The Big Three effect
GM, in particular, seemed to be on the brink of financial collapse. In the manufacturer’s third-quarter financial release, officials noted “GM's estimated liquidity during the remainder of 2008 [would] approach the minimum amount necessary to operate its business.”
“A bankruptcy filing would be catastrophic for the nation: would have massive and far-reaching systemic economic and social costs,” said GM officials in their November 2008 “Case for Federal Support for GM and the Automotive Industry.” Even a 50 percent collapse of the Big Three in 2009 would result in a loss of 239,341 jobs for those directly employed by the auto manufacturers; 795,371 jobs at companies that sell commodities, products or services directly or indirectly to the Big Three, including automotive glass manufacturers; and 1,427,663 jobs as a result of the effects such a collapse would have on the general economy, GM reps claimed in their case.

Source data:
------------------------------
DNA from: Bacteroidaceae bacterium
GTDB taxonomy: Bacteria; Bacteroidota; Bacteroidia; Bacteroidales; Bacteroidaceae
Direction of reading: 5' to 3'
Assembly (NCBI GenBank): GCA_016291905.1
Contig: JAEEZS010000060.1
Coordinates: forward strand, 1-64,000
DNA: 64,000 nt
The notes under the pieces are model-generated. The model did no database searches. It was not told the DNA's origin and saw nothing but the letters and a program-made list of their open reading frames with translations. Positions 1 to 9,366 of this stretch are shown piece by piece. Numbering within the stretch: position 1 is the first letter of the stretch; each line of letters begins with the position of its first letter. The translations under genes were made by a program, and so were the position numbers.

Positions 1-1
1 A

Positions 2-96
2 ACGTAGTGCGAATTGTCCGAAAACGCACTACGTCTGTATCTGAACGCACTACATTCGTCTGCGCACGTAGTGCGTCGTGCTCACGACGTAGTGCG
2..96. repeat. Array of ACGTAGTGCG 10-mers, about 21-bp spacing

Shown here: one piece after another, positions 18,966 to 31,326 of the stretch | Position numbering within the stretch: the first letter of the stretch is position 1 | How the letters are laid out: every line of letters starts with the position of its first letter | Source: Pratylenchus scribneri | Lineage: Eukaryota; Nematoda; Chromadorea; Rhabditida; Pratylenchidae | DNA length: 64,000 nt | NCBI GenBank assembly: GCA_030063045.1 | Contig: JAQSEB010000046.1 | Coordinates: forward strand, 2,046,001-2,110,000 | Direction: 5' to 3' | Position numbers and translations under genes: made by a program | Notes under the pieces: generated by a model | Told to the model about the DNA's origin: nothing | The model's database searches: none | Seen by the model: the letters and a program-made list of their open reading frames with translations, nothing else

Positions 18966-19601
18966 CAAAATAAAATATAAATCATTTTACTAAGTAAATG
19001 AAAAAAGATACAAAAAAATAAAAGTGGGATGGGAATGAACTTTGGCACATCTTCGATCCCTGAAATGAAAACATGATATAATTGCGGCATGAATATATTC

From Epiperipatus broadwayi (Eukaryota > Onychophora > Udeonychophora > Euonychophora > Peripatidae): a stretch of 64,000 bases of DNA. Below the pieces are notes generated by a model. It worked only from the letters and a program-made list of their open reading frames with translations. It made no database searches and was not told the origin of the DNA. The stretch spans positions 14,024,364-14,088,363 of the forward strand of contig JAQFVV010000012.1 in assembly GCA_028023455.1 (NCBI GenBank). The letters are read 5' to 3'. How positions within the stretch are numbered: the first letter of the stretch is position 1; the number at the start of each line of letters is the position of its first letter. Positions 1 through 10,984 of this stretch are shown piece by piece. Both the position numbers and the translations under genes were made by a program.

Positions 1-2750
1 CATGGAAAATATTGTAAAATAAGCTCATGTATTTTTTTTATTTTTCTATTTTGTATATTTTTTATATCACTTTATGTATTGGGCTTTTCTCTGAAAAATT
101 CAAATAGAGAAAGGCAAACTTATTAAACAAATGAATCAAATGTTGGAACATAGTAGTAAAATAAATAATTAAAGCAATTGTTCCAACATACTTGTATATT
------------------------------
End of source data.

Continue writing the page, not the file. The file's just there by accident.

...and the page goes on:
Even with financial assistance, the Big Three project a number of dealerships will cease operation in 2009. Richard Wagoner, GM chairman and chief executive officer, told Congress Dec. 4 that a key element of the manufacturer’s plan was to “make significant changes to our market and retail operations, including a reduction in brands, models and retail outlets.”
Similarly, Ford officials told Congress the company would reduce the number of U.S. dealerships to 3,790 by year-end, “a reduction of 606 dealers overall—or 14 percent from year-end 2005—including a reduction of 16 percent in large markets.”
Such closures could significantly affect the retail auto glass replacement industry if AGR providers lose business to dealerships closing their doors.